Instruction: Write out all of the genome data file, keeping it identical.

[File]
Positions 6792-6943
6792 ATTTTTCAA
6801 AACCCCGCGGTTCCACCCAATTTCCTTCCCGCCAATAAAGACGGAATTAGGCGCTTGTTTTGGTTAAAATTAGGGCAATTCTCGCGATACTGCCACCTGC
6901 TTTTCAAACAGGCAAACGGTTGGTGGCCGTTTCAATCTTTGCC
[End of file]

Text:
Positions 6792-6943
6792 ATTTTTCAA
6801 AACCCCGCGGTTCCACCCAATTTCCTTCCCGCCAATAAAGACGGAATTAGGCGCTTGTTTTGGTTAAAATTAGGGCAATTCTCGCGATACTGCCACCTGC
6901 TTTTCAAACAGGCAAACGGTTGGTGGCCGTTTCAATCTTTGCC